Top Picks and Bans for MVP.Phoenix over the last 6 months
The Korean Dota scene is seeing something close to an inverse of what is happening in League of Legends. Instead of Koreans migrating out of the country to escape its competition, foreigners are moving into Korea for Dota. Team Zephyr, until its disbandment last year, consisted of three Americans, one Australian, and a Singaporean. MVP.Phoenix’s sister team, HOT6ix, recruited a promising talent, Jerax, who is from Finland. And we have MVP.Phoenix, our Korean wildcard team, host to kphoenii, from Australia, and Nutz, from Singapore. It’s a signpost of the level of talent in Korea.
This MVP.Phoenix roster is also fairly new, consisting of recruits Febby and kphoenii, after they restructured their team following a last place finish at the Dota Asia Championship. However, like every team who had to fight through the qualifiers, they earned their spot. On the way to their wildcard spot they had to beat Rave, a team which beat MVP.Phoenix twice in the Summit 3 qualifiers, a double elimination format. Before MVP.Phoenix’s shuffle, they were known for their predictability, namely their commitment to heroes such as Warlock and Slark. During TI5’s qualifiers, this was the case for Witch Doctor. He was their most picked hero, with a win rate of 75%. MVP.Phoenix is unorthodox in that it favors heroes that other teams do not. In some cases they are the hipsters of Dota by showcasing heroes before any one else did. In other cases, such as Witch Doctor, they may be forcing a hero that isn’t as stable as other top support picks such as Dazzle and Lion.
Korea has no shortage of gaming talent. They’ve had a history of dominance across any major eSport that they’ve dedicated themselves to, such as Starcraft and League of Legends. It only seems like a matter of time before we start seeing signs of an emerging Korean force in Dota. With two Korean teams at TI5, we may see the approaching storm.
Top Picks and Bans for Vega Squadron over the last 6 months
Vega Squadron is a relatively new team that’s lived on the outer tiers of Dota, until their recent acquisition of seasoned players Mag and Solo vaulted them to TI5 contention.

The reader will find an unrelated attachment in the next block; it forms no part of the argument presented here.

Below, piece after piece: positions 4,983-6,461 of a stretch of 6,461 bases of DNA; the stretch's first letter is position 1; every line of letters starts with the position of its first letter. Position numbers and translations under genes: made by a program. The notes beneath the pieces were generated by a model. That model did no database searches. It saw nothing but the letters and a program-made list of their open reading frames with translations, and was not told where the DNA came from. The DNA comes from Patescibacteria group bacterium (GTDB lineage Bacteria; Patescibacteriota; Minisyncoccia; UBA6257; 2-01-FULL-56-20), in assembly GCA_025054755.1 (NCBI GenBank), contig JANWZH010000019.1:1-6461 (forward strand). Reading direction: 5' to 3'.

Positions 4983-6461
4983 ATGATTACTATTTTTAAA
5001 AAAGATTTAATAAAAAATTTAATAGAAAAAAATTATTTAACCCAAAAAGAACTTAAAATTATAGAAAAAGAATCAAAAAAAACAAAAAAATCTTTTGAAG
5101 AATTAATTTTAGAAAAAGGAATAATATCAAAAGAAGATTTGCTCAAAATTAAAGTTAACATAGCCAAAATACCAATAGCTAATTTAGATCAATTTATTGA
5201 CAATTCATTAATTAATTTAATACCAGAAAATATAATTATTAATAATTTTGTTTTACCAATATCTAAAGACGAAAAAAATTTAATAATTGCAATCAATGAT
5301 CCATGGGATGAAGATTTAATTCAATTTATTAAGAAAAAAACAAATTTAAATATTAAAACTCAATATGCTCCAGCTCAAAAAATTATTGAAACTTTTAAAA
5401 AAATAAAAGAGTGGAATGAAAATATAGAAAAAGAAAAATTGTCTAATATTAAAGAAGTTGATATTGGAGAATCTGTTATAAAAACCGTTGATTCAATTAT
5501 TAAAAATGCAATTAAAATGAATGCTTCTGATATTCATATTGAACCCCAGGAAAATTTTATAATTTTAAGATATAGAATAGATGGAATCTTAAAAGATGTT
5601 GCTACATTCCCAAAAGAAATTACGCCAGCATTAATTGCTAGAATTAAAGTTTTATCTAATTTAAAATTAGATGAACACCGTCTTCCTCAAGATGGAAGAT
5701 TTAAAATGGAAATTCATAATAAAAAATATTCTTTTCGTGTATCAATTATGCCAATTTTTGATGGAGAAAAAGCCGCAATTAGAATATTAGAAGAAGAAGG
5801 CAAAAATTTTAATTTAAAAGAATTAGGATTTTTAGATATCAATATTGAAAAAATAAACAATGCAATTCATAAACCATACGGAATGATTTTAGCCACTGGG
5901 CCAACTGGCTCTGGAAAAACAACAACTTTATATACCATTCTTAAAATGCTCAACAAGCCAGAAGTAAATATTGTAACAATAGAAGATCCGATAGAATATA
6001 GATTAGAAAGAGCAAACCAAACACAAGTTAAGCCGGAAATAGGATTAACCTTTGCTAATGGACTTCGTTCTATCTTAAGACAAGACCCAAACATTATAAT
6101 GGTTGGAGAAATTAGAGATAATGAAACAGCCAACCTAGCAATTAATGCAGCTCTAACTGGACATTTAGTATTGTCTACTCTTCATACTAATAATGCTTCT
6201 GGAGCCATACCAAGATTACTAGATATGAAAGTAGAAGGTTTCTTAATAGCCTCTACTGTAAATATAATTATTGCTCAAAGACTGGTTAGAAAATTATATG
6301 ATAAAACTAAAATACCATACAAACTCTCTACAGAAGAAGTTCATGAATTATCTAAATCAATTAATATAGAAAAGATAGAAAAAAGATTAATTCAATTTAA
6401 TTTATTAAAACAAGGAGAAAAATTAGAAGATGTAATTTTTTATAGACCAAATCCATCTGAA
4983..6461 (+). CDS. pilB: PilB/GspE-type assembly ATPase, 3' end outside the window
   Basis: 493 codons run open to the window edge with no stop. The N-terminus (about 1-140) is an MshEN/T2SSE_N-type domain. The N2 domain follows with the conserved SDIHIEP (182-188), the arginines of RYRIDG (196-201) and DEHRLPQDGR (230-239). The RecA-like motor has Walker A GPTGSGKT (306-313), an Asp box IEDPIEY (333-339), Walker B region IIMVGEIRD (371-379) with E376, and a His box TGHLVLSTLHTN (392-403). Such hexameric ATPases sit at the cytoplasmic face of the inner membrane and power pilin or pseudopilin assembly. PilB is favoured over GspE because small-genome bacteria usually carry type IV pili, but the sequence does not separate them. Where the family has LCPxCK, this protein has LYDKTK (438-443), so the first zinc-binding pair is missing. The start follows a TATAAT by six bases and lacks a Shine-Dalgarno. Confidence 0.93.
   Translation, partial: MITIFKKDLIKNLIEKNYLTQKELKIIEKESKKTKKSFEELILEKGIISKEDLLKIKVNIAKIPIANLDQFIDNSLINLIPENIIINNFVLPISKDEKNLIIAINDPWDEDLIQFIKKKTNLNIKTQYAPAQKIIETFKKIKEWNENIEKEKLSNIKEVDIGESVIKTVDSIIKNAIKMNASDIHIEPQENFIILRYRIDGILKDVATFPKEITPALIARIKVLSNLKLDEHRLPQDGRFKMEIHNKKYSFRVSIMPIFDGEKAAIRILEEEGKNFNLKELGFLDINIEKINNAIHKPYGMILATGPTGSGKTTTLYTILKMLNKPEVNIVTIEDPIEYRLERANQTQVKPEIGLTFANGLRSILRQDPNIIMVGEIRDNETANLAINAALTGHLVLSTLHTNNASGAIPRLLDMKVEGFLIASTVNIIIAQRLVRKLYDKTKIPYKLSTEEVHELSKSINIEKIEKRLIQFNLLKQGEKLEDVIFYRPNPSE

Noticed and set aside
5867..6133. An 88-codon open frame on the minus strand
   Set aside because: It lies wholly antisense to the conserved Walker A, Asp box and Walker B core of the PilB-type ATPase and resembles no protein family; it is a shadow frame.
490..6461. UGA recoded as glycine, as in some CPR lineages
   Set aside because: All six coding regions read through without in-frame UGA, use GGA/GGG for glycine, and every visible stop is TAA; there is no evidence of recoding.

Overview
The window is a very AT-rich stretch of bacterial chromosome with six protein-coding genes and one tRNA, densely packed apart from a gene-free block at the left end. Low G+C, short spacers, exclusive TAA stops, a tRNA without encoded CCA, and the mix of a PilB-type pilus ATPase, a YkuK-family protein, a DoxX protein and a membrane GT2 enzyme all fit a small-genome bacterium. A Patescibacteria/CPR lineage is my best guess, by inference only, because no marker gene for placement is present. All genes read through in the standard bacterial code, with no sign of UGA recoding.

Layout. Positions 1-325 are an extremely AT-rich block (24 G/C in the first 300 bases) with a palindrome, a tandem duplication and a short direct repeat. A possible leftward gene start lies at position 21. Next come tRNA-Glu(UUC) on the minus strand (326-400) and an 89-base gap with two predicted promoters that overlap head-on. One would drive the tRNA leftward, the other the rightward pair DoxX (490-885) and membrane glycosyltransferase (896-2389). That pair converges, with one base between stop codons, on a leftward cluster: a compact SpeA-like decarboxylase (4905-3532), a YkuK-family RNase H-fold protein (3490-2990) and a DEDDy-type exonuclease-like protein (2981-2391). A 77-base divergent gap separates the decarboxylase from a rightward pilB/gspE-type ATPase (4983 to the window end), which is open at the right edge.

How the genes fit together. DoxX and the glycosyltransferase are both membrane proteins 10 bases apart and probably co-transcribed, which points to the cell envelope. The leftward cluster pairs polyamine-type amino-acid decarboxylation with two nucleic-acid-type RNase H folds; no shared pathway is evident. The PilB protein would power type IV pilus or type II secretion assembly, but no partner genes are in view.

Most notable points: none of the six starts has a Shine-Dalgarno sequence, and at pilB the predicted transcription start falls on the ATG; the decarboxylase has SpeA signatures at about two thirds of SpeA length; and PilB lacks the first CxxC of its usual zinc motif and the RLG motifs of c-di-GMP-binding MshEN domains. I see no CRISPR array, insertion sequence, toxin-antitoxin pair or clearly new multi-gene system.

Among the wildcard teams, Vega Squadron stands out as the one team with the least LAN experience. There’s a reason why there’s a higher regard for players who have won a LAN. It requires greater physical and mental resilience to play on a tight schedule, deal with unforeseen complications outside the comfort of your room, and finally, perform in front of a live crowd. Even experienced teams such as Evil Geniuses are infamous for their first day LAN jitters. Though players may not confess to it, anxiety, nervousness, and inexperience can impact your skill in a sport that demands focus.
While top tier teams, such as Team Secret, can afford to limit their drafts and scrimmages to hide their TI5 strategies, Vega Squadron needs as much experience and playtime they can squeeze in over the upcoming weeks. Their recent draft picks suggests a team that is saving strategies for TI5 (this is not to say they aren’t getting their essential practice via private scrimmages).
Solo is one of the few players with a wide breadth of comfort heroes, similar to EG’s Fear. They are the kind of players that give flexibility to a draft, especially when a captain randomly plucks a hero that fits but the player hasn’t recently played. With Solo, this is a testament to his experience. However, this is not the case with Vega Squadron’s other members, such as No[o]ne and Pashae, who struggled during the grand finals TI5 qualifier match against Na`Vi.
Mag may also be playing with a vengeance after he missed last year’s TI4 when he was kicked from Empire’s roster. Look to veterans Solo and Mag to offer stability to the young roster of Vega Squadron. They’ll be a force if they can refine their strategies and figure a way to gel their communication throughout the mid and late game. In any case, Vega Squadron will be a must watch team throughout the wildcard games.